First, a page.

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neuroscience I/V plots and the K+ reversal potential

KP-PC k.p.collins at worldnet.att.net%remove%
Mon Mar 24 00:14:13 EST 2003

The way I see it is that it's due to 'resting' background ionic
concentrations being maintained homeostatically - because it's so,
just so much variance can happen due to =any= 'pump' or gating
'event' - because the ionic dynamics 'want' to be at their
'set-points', overall - so a gating 'event' greates an ionic 'force'
that 'upsets the homeostasis teakettle', and the homeostasis becoming
locally-imbalanced 'reacts' with an opposing ionic 'force' that's
proportional to the divergence from homeostasis due to the gating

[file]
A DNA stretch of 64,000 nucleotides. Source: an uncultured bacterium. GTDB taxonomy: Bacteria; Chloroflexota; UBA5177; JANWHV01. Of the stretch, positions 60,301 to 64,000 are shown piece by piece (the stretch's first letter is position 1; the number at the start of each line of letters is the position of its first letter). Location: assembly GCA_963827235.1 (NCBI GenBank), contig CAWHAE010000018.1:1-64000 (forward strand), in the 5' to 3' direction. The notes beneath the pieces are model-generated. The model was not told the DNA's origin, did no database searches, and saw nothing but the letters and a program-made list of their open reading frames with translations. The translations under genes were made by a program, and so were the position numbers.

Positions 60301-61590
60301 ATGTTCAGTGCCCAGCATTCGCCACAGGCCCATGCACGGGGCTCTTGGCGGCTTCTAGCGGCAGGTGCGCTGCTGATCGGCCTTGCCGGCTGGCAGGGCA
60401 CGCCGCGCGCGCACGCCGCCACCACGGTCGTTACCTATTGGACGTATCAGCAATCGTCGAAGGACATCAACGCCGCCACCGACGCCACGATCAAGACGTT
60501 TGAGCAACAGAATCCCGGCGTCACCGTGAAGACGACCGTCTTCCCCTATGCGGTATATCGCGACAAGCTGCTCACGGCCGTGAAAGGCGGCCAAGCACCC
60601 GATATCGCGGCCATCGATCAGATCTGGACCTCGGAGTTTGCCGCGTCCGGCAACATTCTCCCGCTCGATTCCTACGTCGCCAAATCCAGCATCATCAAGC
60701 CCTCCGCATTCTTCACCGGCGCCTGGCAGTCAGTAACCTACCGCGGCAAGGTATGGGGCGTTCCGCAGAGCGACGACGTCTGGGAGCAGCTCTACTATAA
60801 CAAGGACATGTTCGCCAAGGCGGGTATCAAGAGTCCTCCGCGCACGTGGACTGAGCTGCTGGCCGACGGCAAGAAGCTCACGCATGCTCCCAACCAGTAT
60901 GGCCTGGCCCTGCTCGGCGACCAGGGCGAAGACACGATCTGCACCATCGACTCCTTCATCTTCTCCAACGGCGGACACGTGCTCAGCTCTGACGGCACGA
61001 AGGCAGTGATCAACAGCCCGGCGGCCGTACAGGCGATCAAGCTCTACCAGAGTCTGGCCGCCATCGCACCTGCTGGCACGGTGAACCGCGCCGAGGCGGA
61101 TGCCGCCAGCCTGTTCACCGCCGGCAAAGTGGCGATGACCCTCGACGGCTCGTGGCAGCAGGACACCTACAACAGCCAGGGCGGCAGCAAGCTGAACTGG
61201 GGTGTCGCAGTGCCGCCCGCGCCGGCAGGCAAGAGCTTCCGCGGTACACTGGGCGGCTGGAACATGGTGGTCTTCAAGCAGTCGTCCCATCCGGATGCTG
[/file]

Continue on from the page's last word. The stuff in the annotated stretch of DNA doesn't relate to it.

'event' - this reaction ionic 'force' reverses the gate's
flow-potential [and the actual ionic flow within it].

This way enables extraordinarily-powerful overall integration that's
at a 'deeper level' than, for instance, synaptic dynamics. [includes
all of the neural glia considerations that are briefly addressed in
AoK and which I've discussed in long-former posts here in b.n.]

This can be tested by playing with background ionic concentrations

Cheers, Chrissy, ken

|"chrissy" <chrismin at bigpond.com> wrote in message
news:5fe998a3.0303232039.4d88fb39 at posting.google.com...
| I was recently looking at an I/V plot for K+ current in a neuron,
| the plot was a straight line with an x-intercept (zero current) at
| about -45mV.  I was told the K+ reversal potential is about -80mV,
| I assumed the voltage-gated K+ channel stopped current flow at that
| point, but I don't know enough about the properties of the K+
| to be sure about that.  The K+ concentration inside and outside the
| cell was what a normal neuron would have.
| Was I wrong about the reason the K+ current stopped?  It sounds
| there's a better reason, but I don't know it...

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